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17 Divinity St
Bristol, CT, 06010
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8605895155

Since 1975, O'Donnell Bros has been providing greater Bristol and Central Connecticut with residential and commercial remodeling solutions. We specialize in roofing, siding, windows, doors, gutters, downspouts and so much more. We look forward to helping you with all your remodeling needs. 

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Articles

O'Donnell Bros President, Bob O'Donnell, is a regular contributor to The Bristol Press. Read his home improvement articles here.

 

Filtering by Tag: garden

It's Not Too Late To Reap The Benefits of a Veggie Patch

Chelsea O'Donnell

If you think late summer is the time to give your garden a rest, think again. This time of year is perfect to get late fall and winter veggies into the ground to enjoy a delicious harvest even when the frost sets in. For those of you with a green thumb or even if you regret not getting in the garden earlier this year, now is a great time to get planting. Let’s start with three basic tips.

First, make a note of the frost dates. A smart cool weather garden will thrive if it’s in the ground and has time to mature well before the daytime temperature starts to settle at around 55 degrees. The almanac has the first frost at around October 8th which means you have over a month to get your crops settled in. 

If you’ve decided on a fall garden, you might want to think about building a cold frame. You can buy one at a local hardware store, or make your own using plywood and plastic with holes for ventilation. For a small garden, a hinged plexiglass box will do the trick but for larger beds, consider heavy duty plastic sheeting.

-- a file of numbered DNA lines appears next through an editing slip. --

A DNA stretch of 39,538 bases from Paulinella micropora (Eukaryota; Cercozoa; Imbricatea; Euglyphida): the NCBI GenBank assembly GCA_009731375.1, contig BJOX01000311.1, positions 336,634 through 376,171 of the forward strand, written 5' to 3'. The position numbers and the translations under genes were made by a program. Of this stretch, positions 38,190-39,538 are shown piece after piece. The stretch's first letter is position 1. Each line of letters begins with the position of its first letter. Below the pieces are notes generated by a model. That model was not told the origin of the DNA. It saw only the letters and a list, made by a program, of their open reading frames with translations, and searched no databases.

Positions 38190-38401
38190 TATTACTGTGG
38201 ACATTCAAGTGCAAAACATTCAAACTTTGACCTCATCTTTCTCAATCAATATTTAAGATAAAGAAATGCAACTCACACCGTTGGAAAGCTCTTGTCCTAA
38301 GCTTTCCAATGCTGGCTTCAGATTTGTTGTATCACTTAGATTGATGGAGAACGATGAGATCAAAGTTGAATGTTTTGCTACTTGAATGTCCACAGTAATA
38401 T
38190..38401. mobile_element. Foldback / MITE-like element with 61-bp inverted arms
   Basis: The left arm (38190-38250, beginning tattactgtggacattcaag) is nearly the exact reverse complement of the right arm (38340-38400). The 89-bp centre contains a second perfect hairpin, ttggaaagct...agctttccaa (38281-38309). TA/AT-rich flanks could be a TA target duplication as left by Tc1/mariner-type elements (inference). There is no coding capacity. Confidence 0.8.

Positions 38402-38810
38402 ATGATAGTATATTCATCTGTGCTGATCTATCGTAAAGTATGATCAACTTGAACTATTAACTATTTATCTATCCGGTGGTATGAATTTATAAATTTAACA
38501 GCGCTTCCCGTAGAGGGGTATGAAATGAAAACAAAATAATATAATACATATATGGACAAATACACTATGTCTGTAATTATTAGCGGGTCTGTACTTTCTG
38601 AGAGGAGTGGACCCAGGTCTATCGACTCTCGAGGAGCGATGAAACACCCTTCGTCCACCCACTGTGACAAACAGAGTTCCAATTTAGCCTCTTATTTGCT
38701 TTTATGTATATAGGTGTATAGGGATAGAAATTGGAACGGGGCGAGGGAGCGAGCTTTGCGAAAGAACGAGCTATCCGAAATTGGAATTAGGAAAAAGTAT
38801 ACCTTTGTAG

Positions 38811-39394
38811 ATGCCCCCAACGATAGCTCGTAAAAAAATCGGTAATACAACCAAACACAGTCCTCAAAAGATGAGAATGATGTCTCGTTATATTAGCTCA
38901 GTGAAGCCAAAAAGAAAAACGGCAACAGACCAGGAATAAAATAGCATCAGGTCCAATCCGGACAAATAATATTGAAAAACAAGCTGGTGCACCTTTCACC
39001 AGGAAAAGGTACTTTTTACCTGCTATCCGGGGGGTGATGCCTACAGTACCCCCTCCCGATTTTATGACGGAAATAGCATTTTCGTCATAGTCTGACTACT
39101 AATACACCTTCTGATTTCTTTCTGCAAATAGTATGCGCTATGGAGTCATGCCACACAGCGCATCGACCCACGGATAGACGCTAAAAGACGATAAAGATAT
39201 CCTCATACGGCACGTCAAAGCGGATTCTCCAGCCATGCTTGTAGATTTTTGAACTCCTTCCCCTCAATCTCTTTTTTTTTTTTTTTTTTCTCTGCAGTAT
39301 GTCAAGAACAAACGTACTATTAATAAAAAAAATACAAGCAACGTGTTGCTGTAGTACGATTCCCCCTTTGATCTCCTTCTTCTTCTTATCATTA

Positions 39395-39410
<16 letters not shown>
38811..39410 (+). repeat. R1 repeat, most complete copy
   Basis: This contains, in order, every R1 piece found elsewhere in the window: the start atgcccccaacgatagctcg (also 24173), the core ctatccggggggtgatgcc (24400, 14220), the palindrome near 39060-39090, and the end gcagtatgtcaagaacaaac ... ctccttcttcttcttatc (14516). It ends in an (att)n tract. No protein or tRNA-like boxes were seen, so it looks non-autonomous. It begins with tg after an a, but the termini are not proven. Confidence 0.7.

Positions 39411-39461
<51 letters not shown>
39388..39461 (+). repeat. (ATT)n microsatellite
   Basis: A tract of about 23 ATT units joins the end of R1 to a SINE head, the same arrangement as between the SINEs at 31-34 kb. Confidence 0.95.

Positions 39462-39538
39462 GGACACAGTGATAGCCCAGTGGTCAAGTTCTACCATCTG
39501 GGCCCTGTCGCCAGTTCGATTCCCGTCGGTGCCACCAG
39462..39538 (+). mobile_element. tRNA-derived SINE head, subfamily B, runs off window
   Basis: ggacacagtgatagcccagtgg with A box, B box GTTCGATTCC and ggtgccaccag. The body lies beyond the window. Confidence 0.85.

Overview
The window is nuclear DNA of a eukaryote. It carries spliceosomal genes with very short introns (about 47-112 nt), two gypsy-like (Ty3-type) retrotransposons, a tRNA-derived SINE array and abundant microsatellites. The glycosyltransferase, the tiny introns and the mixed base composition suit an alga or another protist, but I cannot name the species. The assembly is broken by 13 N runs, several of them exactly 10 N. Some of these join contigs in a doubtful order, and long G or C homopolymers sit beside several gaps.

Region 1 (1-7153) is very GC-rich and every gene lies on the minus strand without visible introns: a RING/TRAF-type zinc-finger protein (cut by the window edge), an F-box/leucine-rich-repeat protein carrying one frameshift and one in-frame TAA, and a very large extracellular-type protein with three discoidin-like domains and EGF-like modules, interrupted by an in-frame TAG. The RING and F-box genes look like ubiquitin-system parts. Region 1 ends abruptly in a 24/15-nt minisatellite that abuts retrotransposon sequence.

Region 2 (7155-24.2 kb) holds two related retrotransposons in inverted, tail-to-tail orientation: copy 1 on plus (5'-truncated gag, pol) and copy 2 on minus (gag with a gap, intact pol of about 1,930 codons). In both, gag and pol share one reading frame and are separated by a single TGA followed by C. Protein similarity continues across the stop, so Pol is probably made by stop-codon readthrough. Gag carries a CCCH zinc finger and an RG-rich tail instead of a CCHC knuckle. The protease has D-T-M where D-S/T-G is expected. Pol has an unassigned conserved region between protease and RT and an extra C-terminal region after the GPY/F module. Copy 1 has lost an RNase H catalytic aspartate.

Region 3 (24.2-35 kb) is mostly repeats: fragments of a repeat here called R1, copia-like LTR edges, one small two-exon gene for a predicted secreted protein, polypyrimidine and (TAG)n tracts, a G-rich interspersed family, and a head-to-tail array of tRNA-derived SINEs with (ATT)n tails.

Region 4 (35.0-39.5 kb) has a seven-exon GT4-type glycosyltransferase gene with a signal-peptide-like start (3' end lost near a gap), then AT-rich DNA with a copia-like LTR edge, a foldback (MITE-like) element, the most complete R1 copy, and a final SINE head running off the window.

Lastly, use this opportunity to give back to your garden and get it ready for next season. If you’re not too picky about what to plant or you aren’t interested in harvesting, consider a cover crop - a species that will improve the health of your soil, enhance your garden’s biodiversity, and keep pests and weeds at bay. Peas and beans are the best choices for veggies, and clover works really well too.

Once you’ve committed to a fall garden, the only decision left is what to plant! Some of my favorite vegetables do really well in the colder months so luckily you have tons to choose from. In terms of leafy greens, you have your pick with chard, kale, lettuce of all kinds and spinach. Other tough veggies like broccoli, beets, carrots, and radishes are plenty strong for these colder months.  My favorites roasting veg like fennel, parsnips, turnips, and Brussels sprouts also do incredibly well this time of year. And let’s not forget rhubarb for a delicious late season pie!

If you love all these veggies but can’t get yourself to commit to a late summer garden, don’t worry. Bookmark this for six months time and get excited to kick off the spring with an early planting. Happy Gardening!

Bob O’Donnell is the owner of O’Donnell Bros. Inc., a Bristol-based home improvement company established in 1975. Email your questions to info@odonnellbros.com with the subject line “Ask the Pro.” All questions may be considered for publication. To contact Bob for your remodeling needs, call O’Donnell Bros. Inc. at (860) 589-5155 or visit http://www.odonnellbros.com. Advice is for guidance only.